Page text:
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The last hundred years have become inseparably linked with the emergence of film. Human life, history and experience, recorded and represented in all its moods, manners, heroisms and imperfections, forever laid down on spools of tape or hard drive. As we settle back to enjoy the romance and action unfolding before our eyes, it is easy to understand cinema's universal and instant visual appeal. And it is not difficult to discern the reasons why, from the earliest days of celluloid and sets, scriptwriters and directors have wanted to portray medicine and its practitioners with inordinate verve and frequency. In the introduction to this book, Brian Glasser points to that fundamental human desire to observe, recount and in doing so, perhaps come to terms with the universality of sickness, the fear it engenders, those who courageously seek to combat illness and the treatments they employ, all of which have played a central role in the many representative dramas that from the earliest days of the silver screen have held a non-medical public spellbound. The performance becomes an emotional roller coaster allowing the audience to vicariously experience the highs and lows of pain and suffering without ever leaving the safety of the cinema seats that keep them one step removed from reality. It is an uncomfortable reality from which, quite naturally, we all hope to escape, but if in fact we do fall sick, film gives us examples galore of the medical personnel and therapies that will strive to keep us healthy, sane and pain-free. As doctors, we may argue whether or not such screen representations are realistic, achievable or even desirable, but nonetheless find they act as inspiration or warning.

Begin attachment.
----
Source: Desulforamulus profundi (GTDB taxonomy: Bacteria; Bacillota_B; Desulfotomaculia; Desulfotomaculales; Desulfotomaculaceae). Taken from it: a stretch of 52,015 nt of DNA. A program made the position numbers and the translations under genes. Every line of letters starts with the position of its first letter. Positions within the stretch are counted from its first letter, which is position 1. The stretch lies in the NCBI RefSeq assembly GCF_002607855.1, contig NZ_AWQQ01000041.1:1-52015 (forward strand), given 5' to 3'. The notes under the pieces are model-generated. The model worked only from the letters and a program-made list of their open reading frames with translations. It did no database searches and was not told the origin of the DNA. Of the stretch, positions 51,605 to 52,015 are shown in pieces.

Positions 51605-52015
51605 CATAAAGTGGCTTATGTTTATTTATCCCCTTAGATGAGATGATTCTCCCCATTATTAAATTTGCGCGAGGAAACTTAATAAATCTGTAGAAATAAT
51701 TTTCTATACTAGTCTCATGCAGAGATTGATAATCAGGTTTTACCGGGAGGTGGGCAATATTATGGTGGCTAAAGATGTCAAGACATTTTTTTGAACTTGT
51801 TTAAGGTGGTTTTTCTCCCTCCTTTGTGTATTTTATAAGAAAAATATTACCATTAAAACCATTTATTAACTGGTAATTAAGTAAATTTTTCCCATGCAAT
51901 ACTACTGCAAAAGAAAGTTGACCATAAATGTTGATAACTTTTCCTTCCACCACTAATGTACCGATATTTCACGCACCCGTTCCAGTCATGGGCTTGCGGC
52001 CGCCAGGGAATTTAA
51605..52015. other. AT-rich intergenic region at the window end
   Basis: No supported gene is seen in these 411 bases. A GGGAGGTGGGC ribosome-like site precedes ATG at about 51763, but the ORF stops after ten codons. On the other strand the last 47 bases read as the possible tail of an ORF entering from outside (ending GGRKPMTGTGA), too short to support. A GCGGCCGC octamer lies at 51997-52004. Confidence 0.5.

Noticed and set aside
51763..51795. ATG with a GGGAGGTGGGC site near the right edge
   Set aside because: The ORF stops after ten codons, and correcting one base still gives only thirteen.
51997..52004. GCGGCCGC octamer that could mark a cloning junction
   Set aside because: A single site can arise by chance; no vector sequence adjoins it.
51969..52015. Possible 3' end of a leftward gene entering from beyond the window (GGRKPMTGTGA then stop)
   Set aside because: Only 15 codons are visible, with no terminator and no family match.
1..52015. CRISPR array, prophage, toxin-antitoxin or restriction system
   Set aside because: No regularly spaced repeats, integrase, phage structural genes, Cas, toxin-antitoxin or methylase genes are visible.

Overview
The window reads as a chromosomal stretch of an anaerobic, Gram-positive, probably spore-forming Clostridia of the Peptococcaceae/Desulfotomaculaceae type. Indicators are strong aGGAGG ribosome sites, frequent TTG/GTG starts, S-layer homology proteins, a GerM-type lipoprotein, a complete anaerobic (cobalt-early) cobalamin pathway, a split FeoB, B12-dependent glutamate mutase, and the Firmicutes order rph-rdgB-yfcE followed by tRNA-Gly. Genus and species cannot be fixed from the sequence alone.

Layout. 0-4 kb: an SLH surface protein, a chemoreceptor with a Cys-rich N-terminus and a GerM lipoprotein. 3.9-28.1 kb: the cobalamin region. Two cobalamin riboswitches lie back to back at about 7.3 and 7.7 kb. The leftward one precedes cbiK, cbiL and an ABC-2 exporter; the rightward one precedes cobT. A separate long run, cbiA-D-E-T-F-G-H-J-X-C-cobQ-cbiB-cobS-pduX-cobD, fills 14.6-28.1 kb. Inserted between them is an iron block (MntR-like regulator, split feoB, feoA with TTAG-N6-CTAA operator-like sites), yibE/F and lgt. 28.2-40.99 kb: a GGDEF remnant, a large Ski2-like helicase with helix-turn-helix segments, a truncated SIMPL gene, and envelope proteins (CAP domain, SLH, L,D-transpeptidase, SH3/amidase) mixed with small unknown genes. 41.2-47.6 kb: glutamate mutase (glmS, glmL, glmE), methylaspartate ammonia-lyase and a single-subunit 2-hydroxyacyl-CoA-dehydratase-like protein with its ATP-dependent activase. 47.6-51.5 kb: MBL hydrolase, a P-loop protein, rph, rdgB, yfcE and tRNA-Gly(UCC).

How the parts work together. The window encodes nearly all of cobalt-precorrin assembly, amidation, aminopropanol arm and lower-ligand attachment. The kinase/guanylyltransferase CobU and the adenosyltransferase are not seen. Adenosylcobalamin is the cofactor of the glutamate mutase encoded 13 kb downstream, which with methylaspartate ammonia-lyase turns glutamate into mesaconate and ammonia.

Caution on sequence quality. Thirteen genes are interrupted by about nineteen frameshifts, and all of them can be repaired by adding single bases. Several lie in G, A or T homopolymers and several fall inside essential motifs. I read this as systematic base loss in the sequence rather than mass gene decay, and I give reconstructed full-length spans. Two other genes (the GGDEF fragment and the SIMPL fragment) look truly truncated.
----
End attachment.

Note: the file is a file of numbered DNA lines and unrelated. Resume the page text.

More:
This volume is beautifully produced with an arresting cover of Odeon style graphics. …
Provenance and peer review Commissioned; not externally peer reviewed.